Liddy nudged closer to me and whispered, “Hal just pulled behind the grandstand driving Harold’s dually with Harold in the passenger seat, and parked beside Phillip’s red Wrangler.”
Sam jumped from his chair and whistled above the clamor of the crowd. Susanna stood as Andy and Megan appeared making their way around the throng of blankets and chairs.
Megan’s relaxed smile, ponytail, and makeup-free, suntanned cheeks presented a welcome contrast to the pretentious, prim and proper young woman we encountered only a few months ago. In place of high heels and glamor, she clung to Andy’s elbow wearing green and gold GCU warm-ups and a white cotton tank top. After we all exchanged hugs, Andy and Megan sat down beside Susanna and Sam.
Moments later, the shrill of a fife and a rhythmic drum cadence quieted the crowd before a voice barked, “For-ard harch!” Pete, Jay, and Jim marched abreast in step to the lead of the teenage fifer and drummer, all wearing Minutemen costumes. Jay and Jim held shouldered muskets on either side of Pete, who carried the American flag with both hands. The crowd came to its feet as the color guard approached the makeshift stage until Jay shouted, “Color guard, halt!”
Hal Archer stepped to the podium and invited Miss Phoebe Thatcher, the high school’s music director, onto the stage to sing the Star Spangled Banner. Arnie Wright followed with a prayer of thanks for our nation, community, and today’s Jubilee. Hal then welcomed everyone to Shiloh’s one-hundred-and-fifteenth Independence Day Jubilee and added, “Before we enjoy all this scrumptious food and the activities planned this afternoon, I’d like to introduce my father, our Mayor Emeritus, the Honorable Harold Archer.”
Harold rose from his seat and gripped the podium to steady himself. His baggy shirt and slacks affirmed rumors of his declining health. His voice cracked as he spoke. “Friends, fellow citizens of Shiloh, first of all, I want to thank you for allowing me the joy of witnessing my son serving as your new mayor. He represents the third generation of Archers to be so honored. But, that’ll be enough of that. There’s a far better reason I am here today. Would John Priestly and Marie Masterson join me?”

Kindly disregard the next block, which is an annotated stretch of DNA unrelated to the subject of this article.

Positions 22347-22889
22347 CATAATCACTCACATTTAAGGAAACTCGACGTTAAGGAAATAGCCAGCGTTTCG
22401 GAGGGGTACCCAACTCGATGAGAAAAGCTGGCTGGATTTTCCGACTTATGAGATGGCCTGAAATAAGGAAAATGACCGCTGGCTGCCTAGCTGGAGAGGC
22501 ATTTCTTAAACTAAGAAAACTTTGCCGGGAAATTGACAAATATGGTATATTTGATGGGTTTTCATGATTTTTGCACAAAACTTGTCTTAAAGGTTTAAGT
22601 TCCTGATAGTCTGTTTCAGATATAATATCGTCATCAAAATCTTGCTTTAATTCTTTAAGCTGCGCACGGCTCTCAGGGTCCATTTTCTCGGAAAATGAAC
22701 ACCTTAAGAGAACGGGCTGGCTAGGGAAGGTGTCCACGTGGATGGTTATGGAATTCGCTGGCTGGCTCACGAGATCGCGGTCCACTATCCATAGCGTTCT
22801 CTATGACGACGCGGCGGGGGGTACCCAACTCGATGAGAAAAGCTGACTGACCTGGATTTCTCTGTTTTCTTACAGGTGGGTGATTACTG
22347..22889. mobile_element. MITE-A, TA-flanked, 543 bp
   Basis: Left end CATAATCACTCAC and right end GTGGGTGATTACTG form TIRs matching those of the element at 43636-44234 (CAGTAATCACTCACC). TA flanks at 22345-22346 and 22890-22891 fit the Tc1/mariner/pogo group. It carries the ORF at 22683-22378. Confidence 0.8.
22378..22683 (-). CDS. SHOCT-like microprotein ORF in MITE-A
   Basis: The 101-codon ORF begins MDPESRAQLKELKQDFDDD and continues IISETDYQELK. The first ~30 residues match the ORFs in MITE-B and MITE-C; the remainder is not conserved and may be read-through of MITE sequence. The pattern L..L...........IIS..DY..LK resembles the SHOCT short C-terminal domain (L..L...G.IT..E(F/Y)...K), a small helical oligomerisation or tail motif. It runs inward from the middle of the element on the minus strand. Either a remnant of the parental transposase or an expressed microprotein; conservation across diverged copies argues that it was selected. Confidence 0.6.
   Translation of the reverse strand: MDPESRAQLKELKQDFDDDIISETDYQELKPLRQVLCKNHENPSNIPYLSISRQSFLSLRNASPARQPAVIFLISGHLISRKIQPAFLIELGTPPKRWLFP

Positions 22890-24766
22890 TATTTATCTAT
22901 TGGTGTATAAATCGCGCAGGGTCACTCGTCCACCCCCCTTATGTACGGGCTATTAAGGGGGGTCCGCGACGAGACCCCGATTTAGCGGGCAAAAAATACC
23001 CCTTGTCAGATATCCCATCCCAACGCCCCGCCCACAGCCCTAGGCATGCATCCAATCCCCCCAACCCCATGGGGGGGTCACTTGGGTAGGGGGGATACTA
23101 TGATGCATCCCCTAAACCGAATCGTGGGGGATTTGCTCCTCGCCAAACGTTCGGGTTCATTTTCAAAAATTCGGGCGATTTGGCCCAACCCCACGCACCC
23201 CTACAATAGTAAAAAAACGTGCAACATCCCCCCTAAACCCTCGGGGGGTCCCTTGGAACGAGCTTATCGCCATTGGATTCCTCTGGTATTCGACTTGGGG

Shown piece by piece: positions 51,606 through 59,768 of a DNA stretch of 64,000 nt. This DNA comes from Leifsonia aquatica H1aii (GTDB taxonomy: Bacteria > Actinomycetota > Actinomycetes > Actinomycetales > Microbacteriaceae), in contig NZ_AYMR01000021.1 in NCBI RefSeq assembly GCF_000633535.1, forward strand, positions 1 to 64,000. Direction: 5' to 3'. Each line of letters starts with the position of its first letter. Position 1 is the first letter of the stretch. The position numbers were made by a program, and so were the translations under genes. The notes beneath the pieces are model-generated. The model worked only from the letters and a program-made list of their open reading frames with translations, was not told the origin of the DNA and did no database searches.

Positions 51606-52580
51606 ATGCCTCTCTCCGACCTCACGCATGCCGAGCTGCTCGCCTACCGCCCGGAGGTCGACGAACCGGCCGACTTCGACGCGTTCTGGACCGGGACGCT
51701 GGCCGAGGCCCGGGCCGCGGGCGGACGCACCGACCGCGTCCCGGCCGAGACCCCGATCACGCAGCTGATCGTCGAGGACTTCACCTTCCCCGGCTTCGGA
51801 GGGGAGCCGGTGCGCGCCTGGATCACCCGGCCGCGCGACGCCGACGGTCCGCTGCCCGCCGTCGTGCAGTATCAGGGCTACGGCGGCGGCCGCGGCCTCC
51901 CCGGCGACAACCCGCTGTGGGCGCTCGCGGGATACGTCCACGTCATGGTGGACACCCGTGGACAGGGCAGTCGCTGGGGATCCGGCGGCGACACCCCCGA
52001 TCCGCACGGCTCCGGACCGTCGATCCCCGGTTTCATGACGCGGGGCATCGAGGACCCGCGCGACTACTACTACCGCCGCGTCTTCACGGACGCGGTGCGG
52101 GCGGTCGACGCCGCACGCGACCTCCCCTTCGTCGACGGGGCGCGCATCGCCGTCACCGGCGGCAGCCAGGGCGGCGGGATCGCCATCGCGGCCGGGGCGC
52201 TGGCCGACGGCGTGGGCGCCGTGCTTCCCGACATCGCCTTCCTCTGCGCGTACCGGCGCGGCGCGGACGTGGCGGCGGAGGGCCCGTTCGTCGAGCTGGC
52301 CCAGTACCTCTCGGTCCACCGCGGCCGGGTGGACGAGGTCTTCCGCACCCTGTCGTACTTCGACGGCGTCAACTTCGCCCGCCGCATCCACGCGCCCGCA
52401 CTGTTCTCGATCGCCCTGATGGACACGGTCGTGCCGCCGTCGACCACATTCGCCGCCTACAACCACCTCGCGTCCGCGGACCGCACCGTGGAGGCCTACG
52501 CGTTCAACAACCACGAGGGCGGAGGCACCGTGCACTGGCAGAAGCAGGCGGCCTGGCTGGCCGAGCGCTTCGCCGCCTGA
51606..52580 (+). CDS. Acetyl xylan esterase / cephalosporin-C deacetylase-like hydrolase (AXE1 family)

John escorted his cousin Marie onto the stage before Harold continued.
“Last December, I promised the citizens of Shiloh that I would build this park for our city right here on this picturesque site next to Shiloh Creek. I humbly stand before you, proud we’re celebrating this year’s Independence Day Jubilee on this property my family deeded to the city.”
Harold looked back toward the unfinished steel framework and pointed. “And, my son Phillip assured me that the new community center will be open before summer ends.” Harold smiled at Phillip who stood beside Jeannie Simmons in front of the stage. “With that assurance,” Harold eyed John and Marie by his side. “I now and forever more declare that Priestly Park shall henceforth commemorate the Priestly family’s contribution in making Shiloh a better place for our families to prosper.”
Harold picked up a plaque off the podium and paused as he cleared his throat. John stepped closer and patted Harold on his back. Harold took a deep breath and slowly exhaled before he continued. “I asked Missus Masterson and Coach Priestly as members of the Priestly family to accept our city’s small token of appreciation for all that their family has meant to our community throughout the years.” He handed the framed pewter plaque to John. “A larger duplicate of this plaque will be mounted beside the entrance to the Betty Priestly Community Center when it opens in the coming weeks.”
Hal returned to the microphone as Harold escorted John and Marie off the stage. He raised his arms to quiet the crowd’s applause. “I’ve been advised that the roasted pigs are about to be carved. Don’t forget to check the pavilion bulletin board for times and locations of this afternoon’s activities. Otherwise, please enjoy the day at Priestly Park and remember the fireworks will begin right after sunset.” Patriotic music returned across the public address speakers as Hal exited the stage.
Pete, still wearing his 1776 Minuteman outfit, appeared moments later with Mary and invited all of us to an area they staked off near Zeb’s truck behind the pavilion. We gathered our chairs and found John and Marie already chatting with Zeb’s sons, Jim and Jay. Zeb sat on his tailgate and offered everyone a cold drink from the ice chest in the bed of his truck.